A good point in reference is Banana Island in Lagos, which was ranked by wealth and finance magazine, Forbes as being the most expensive neighbourhood in Nigeria.

The sheer population of Lagos State and the level of commercial activity it plays host to have fused to form an alliance that has driven up the cost of property in the state.

The transformation of Lagos into a mega city has also seen properties within the state remain expensive with a strong inclination to rise even higher in the future.

Status symbol

Despite not being the capital city of Nigeria, Lagos State has over the years, become synonymous to phrases like ‘expensive urban real estate’ and popularly known as the centre of excellence.

Also, be reminded that Lagos State was once the capital city before Abuja became the capital city.

Lagos currently host the headquarters of most top notch businesses and organisations in Nigeria; a fact that drives up the prestige attached to the state and its residents.

The state’s entertainment industry remains one of the largest in Africa with its movie industry, Nollywood remaining one of the biggest in the world.

According to Al Jazeera, Nollywood is the second biggest producer of films in the world and is now priced at $5 billion.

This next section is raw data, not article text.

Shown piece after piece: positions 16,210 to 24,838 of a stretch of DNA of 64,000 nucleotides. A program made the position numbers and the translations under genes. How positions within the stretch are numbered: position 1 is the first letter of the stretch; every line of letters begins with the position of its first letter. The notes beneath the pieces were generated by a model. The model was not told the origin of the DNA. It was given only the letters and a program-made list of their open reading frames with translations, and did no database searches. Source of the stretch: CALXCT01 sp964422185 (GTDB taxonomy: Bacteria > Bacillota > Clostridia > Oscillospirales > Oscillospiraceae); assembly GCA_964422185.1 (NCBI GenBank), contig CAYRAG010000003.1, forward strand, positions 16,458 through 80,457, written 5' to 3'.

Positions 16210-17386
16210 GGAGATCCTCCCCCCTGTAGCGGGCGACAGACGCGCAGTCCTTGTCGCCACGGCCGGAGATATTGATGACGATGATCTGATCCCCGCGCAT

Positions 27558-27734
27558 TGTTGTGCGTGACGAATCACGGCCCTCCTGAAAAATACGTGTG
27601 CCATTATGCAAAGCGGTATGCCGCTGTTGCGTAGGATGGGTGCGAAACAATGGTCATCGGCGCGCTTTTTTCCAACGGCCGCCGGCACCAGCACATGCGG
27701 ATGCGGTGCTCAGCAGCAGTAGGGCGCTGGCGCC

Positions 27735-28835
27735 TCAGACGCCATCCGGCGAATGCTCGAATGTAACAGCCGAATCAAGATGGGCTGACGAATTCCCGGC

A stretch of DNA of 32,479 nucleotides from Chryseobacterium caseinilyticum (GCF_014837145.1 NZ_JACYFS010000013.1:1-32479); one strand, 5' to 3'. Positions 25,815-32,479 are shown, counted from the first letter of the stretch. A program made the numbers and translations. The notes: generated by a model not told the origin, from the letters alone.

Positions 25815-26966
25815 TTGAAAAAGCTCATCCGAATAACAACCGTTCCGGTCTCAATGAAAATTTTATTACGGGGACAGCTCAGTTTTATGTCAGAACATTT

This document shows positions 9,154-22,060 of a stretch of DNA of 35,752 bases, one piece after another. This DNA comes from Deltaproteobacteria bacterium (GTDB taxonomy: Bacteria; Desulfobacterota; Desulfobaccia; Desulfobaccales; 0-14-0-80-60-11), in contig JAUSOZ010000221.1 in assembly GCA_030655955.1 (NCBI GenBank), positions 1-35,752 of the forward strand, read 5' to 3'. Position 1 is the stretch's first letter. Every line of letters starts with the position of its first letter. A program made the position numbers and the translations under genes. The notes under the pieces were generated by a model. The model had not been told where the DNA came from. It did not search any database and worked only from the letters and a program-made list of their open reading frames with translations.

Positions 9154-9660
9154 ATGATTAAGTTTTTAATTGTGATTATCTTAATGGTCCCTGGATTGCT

Nollywood makes more films than Hollywood in the U.S, but less than the largest film industry, India’s Bollywood.

These are just a few of the factors that give Lagos a personality that has held and sustained the attention of the rich and powerful over the years.

Ways to get the best property deals in Lagos

There is no disputing the fact that properties are expensive in Lagos but there are ways to get the best deals off properties in Lagos.

Below are a few ways to work around getting less expensive deals within the Lagos Metropolis:

Keep an eye on repossessed property

In a lot of cases, people will fail in paying the mortgage. When this happens, the house is repossessed by the lender, which in many cases, is the bank.

Banks being what they are, are most interested in lending money and less in managing a property.

The moment the occupant of the house is evicted, the lender will most likely list the property for sale with good discount.

The truth is that properties of this kind offer some of the best deals in the real estate market. So, keep an eye out for them.

Old property listings

Another way to get great deals in Lagos is to be on the lookout for properties that have been listed on the market for quite some time.

With houses like this, you would find the owners more willing to sell at a discount as they are most likely be more eager to get it off their hands once and for all.

Go after absentee owners

Absentee owners are people who own houses but do not live in it for several possible reasons.

They might include homeowners who inherited the house of owners who simply do not want to live in the property with tenants. In this case, the owner of the property might be fed up with the headache of dealing with difficult tenants and might be convinced to sell the property.

One question…

From your personal experience, why are properties expensive in Lagos?